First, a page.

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(A) to reflect the seriousness of the offense, to promote respect for the law, and to provide just punishment for the offense; (B) to afford adequate deterrence to criminal conduct; (C) to protect the public from further crimes of the defendnat; and (D) to provide the defendant with needed educational or vocational training, medical care, or other correctional treatment in the most effective manner; (3) the kinds of sentences available; (4) the kinds of sentence and the [appliable Guidelines sentencing range] *** (6) the need to avoid unwarranted sentence disparities among defendants with similar records who have been found guilty of similar conduct . . . 18 U.S.C. 3553. Althought the district court did not specifically reference 18 U.S.C. 3553, it stated that its sentence was fashioned to address those factors which are set forth in Section 3553. For example, the district court stated that its sentence would reflect the need for punishment ("What you did is clearly wrong.") Tr. 43, to serve as deterrence ("An important factor is deterrence . . .") Tr. 43-4, to protect society from the defendant ("There is a need to get people off the street, frankly, when they've engaged in certain types of activities.") Tr. 44, and the need for rehabilitation (". . . but there is also a need to try and rehabilitate."), Tr. 44-5. The sentence of the court also reflected the history and characteristics of the defendant ("You have a drug habit, or you had one . . ." Tr. 44, as well as the nature and circumstances of the offense ("You made a

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choice not to become a lieutenant when you had the opportunity." Tr. 45. Finally, the district court explained that the sentence it was going to impose reflected the fact that the defendant had perjured himself at the trial of his co-defendant, The testimony you gave on behalf of Makene Jacobs was frankly a very stupid thing to do. It has tied my hands to a certain extent and resulted in a guideline range that's, you know, four or five years higher that it would otherwise be, and I don't understand why you did it, I can't condone it, and you need to understand that that is part of the reason you're going to get the sentence you get is because that happened. Tr. 45. Notwithstanding its finding that the defendant had perjured himself, the sentencing court granted the defendant's motion for a downward departure stating, "I think that you're in need of that departure largely due to the fact that you took the stand and testified falsely in Mr. Jacob's case . . ." Tr. 47. As a consequence, the sentencing court departed from the Guidelines and imposed a sentence of 210 months imprisonment. Based upon the government's reading of the transcript, the sentencing court took into consideration those factors set forth in 18 U.S.C. 3553. Further, the district court has already afforded the defendant considerable consideration at the time of sentencing in the form of a downward departure. In the government's view, therefore, the district court has already imposed a sentence which while imposed under the mandatory Guidelines regime nevertheless reflected the concerns of the sentencing court that its sentence should be carefully tailored to the defendant's particular circumstances. Thus, the government is opposed to the court's proceeding with a Crosby resentencing, and respectfully urges the court to adhere to the sentence originally imposed.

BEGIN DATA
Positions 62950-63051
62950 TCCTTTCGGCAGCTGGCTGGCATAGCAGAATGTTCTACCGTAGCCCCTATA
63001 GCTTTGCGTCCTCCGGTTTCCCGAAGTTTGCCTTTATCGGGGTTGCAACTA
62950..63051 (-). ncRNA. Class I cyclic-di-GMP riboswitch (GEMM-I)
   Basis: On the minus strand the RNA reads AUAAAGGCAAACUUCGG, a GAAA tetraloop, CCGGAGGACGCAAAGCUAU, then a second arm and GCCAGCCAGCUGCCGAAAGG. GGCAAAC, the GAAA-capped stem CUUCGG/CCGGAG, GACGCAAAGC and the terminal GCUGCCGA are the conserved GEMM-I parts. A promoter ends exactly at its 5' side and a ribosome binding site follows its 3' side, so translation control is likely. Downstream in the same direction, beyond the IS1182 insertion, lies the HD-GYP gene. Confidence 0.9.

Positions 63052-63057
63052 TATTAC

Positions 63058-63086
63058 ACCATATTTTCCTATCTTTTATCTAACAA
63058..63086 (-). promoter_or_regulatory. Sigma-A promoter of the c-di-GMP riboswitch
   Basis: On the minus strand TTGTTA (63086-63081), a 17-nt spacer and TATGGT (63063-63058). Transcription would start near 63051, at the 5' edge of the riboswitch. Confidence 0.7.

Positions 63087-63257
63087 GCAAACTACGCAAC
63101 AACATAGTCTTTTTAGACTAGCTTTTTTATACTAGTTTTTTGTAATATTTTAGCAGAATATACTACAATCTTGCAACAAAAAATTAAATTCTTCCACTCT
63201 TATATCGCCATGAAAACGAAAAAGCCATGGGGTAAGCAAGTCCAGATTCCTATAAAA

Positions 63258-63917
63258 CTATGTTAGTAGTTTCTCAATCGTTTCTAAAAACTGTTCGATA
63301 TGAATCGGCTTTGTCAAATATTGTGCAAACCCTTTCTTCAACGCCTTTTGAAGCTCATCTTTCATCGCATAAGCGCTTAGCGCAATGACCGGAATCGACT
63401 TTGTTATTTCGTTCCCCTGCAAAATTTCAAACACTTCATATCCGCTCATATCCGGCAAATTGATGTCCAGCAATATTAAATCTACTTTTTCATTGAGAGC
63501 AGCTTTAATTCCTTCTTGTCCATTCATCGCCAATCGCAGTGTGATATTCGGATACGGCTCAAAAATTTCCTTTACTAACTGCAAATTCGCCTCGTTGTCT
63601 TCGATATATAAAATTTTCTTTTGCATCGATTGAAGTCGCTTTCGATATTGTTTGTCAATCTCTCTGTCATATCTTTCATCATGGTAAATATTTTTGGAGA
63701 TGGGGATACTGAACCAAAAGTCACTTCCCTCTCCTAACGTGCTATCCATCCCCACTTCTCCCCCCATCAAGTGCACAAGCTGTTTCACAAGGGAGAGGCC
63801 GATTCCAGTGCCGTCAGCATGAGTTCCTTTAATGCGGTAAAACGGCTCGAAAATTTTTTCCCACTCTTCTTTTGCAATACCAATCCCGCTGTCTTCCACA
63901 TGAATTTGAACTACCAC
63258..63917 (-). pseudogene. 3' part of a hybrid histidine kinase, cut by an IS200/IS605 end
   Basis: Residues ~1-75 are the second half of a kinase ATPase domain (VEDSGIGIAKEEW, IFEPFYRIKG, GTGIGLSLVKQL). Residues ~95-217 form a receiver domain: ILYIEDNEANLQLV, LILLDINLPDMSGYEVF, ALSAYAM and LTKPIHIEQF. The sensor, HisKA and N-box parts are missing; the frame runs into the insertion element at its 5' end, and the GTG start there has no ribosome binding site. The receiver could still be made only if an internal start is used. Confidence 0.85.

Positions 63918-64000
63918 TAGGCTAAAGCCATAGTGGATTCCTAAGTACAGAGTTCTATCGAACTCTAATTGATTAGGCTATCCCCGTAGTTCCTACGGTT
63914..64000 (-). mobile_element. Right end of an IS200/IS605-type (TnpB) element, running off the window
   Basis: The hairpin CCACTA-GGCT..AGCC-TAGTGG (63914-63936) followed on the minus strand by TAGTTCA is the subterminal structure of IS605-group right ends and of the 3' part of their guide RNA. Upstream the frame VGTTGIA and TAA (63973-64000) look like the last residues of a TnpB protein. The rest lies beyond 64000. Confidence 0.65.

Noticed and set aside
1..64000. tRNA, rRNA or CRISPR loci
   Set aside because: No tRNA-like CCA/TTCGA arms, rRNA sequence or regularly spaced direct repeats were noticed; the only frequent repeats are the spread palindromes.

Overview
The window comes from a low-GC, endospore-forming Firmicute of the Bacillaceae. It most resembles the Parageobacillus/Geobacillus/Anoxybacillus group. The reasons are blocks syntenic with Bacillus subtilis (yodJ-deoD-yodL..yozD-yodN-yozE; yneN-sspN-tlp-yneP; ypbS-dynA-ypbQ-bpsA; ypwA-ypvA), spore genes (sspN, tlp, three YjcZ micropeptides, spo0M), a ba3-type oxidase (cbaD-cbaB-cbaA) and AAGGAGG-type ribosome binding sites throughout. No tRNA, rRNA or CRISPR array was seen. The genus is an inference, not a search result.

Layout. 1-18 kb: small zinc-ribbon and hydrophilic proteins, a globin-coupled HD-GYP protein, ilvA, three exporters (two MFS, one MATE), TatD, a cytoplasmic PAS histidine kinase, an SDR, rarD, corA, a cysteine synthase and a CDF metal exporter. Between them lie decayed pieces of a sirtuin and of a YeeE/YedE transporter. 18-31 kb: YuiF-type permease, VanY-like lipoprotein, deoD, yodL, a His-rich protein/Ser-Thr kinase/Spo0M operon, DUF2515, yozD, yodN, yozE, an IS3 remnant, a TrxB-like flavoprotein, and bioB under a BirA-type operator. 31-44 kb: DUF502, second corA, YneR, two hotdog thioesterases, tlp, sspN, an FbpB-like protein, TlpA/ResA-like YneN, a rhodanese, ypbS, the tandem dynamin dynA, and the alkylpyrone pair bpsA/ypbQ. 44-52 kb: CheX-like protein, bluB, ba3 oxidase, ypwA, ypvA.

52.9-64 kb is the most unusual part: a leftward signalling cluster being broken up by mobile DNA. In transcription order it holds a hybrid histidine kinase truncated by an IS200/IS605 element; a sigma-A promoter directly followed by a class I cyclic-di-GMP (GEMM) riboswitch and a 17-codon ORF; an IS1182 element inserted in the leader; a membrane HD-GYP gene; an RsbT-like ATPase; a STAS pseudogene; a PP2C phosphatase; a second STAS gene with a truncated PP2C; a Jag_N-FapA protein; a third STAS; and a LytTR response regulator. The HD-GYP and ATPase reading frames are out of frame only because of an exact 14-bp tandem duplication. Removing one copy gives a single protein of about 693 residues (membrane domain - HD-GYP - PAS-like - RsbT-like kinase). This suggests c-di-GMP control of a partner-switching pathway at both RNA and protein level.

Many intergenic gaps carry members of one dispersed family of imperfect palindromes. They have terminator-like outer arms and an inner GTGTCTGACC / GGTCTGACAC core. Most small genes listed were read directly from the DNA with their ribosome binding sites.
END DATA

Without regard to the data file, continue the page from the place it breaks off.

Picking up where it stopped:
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The district court, however, is in the unique position to determine whether it would have imposed a different sentence if the Guidelines had been purely advisory. The undersigned are available at the convenience of the court for further argument on the defendant's motion. If the district court wishes to proceed with the presence of the defendant, the undersigned require notice of approximately 2 to 3 weeks to secure the defendant's appearance as required. Respectfully submitted, KEVIN J. O'CONNOR UNITED STATES ATTORNEY

ALEX V. HERNANDEZ SUPERVISORY ASSISTANT U.S. ATTORNEY FEDERAL BAR NO. CT08345 915 LAFAYETTE BLVD. ROOM 309 BRIDGEPORT, CT 06604 (203) 696-3000 Fed. Bar Number: CT08345

ALINA P. REYNOLDS ASSISTANT UNITED STATES ATTORNEY

CERTIFICATE OF SERVICE This is to certify that on February 6, 2006, a copy of the foregoing was mailed, postage prepaid, to the following: Jonathan J. Einhorn, Esq. 412 Orange Street New Haven, CT 06511

Alex Hernandez